Hydrogen From Iron?

Hydrogen From Iron?

Author: Anne Deveson

Hydrogen storage is an important concept for the vision of a world in which renewable energy from the sun or wind will be used for the production of H2, which can then be stored and converted back to electricity in fuel cells on demand. Of the various hydrogen storage materials under investigation, liquid organic hydrogen carriers (LOHCs) can be conveniently dehydrogenated and hydrogenated in a reversible manner. In particular the dehydrogenation of LOHCs can be favorably combined with the chemical recycling of CO2 to yield valuable products, for example methanol or formic acid (FA).

For such reactions, a current goal in organometallic catalysis is the substitution of noble metals by non-noble metals. Matthias Beller, Leibniz Institute for Catalysis, Rostock, Germany, in collaboration with groups from the Universities of Rostock and Paderborn, both Germany, and the École Polytechnique Fédérale de Lausanne, Switzerland, has developed one of the most active iron catalysts for FA dehydrogenation known to date. It was generated in situ from cationic FeII/FeIII precursors and tris[2-(diphenylphosphino)ethyl]phosphine (PP3). The optimal catalytic performance was achieved by using [FeH(PP3)]BF4/PP3 in propylene carbonate in the presence of traces of water. With the exception of fluoride, the presence of halide ions in solution inhibited the catalytic activity.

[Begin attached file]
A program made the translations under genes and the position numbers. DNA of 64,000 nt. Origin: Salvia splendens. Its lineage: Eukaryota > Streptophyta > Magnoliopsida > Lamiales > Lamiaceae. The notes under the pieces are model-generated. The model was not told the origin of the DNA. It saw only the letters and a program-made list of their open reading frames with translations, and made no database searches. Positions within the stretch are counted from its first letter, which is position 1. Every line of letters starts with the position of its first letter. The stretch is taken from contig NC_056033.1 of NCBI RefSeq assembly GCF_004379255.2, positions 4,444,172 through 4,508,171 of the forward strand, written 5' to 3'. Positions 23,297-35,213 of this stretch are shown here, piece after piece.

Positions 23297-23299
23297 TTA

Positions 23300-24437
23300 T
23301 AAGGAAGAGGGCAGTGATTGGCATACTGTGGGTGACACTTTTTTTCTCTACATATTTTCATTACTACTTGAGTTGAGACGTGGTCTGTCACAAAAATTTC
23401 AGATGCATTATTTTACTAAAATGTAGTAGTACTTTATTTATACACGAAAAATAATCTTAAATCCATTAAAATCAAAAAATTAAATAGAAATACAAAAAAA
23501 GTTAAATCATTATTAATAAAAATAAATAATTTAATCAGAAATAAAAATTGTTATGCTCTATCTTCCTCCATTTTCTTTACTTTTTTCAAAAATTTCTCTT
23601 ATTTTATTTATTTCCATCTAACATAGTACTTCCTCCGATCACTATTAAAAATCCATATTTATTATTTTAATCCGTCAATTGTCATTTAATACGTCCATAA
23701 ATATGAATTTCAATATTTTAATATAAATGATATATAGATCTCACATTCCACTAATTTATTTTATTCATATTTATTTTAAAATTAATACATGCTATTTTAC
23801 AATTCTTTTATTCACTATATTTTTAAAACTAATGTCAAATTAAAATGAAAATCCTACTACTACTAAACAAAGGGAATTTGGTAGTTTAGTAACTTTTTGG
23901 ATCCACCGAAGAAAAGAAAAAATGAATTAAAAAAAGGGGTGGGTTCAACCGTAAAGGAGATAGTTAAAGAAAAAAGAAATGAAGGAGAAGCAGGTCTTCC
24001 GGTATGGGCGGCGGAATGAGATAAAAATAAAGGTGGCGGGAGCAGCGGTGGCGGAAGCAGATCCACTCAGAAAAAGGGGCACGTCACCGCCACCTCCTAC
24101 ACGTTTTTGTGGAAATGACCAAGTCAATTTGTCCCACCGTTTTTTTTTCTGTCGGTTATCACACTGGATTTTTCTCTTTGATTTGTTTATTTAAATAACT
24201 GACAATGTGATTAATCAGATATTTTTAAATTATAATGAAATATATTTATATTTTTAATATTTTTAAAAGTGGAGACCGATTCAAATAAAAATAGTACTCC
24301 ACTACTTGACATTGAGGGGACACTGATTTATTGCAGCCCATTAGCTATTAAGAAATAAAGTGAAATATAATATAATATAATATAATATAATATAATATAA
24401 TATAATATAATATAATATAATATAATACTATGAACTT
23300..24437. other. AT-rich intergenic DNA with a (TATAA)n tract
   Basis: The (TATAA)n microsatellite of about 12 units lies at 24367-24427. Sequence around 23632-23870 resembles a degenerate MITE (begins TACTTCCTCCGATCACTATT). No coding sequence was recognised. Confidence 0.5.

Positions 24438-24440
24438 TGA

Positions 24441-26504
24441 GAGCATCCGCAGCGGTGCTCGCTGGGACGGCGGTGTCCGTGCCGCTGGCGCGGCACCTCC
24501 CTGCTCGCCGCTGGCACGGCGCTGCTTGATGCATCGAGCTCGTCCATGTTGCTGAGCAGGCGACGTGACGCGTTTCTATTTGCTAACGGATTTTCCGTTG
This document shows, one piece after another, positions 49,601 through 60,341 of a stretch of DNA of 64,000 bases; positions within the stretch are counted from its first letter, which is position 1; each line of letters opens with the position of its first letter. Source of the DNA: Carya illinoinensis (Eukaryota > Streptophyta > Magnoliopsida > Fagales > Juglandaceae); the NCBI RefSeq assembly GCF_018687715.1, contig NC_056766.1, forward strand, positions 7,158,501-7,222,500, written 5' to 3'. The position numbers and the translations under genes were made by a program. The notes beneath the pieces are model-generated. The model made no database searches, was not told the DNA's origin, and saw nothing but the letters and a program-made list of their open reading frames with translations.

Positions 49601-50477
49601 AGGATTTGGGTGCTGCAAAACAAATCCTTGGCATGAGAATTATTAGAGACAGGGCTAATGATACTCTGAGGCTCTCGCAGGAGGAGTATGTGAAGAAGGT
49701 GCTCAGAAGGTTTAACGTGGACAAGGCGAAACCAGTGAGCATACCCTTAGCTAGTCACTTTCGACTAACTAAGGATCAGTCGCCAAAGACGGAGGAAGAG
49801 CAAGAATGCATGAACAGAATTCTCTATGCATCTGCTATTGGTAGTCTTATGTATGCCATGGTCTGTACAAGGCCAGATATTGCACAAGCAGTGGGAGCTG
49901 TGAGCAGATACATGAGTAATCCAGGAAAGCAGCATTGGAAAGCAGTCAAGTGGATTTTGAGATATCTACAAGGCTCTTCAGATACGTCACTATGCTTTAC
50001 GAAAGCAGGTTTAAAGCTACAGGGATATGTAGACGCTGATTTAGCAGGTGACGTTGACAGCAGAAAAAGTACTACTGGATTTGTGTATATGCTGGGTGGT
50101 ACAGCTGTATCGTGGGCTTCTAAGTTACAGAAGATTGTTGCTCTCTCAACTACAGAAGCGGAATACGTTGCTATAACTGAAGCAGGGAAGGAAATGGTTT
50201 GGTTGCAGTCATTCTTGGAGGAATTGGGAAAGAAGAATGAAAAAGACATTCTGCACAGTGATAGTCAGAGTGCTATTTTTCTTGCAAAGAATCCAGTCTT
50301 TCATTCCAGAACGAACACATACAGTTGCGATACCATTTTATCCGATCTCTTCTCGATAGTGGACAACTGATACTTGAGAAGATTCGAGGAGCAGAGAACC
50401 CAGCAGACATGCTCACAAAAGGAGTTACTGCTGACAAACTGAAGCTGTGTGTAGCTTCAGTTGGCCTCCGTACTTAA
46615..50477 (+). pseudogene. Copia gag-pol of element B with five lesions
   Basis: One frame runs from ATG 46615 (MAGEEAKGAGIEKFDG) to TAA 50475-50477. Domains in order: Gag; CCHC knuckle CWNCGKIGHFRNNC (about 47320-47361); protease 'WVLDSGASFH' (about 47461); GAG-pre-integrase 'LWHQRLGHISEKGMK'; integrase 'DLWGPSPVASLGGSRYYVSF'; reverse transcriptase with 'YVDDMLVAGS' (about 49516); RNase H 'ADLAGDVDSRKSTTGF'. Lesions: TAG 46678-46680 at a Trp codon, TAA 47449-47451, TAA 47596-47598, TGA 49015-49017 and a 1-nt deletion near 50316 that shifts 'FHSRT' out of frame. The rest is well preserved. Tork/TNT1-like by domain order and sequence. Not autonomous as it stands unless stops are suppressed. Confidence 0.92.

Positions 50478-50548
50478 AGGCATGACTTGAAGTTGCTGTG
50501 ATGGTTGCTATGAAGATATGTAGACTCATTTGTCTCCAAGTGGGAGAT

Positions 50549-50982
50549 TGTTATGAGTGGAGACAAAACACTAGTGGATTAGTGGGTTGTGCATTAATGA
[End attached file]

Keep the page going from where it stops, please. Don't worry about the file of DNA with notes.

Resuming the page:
The catalyst system has comparable activity to most known noble-metal catalysts used for this transformation. Spectroscopic investigations give an insight into the reaction mechanism and an iron–formate complex was identified as the key active species.


Also of interest:

  • Emil Fischer Medal 2014
    Professor Matthias Beller, Leibniz-Institut für Katalyse (LIKAT), Rostock, Germany, honored

 

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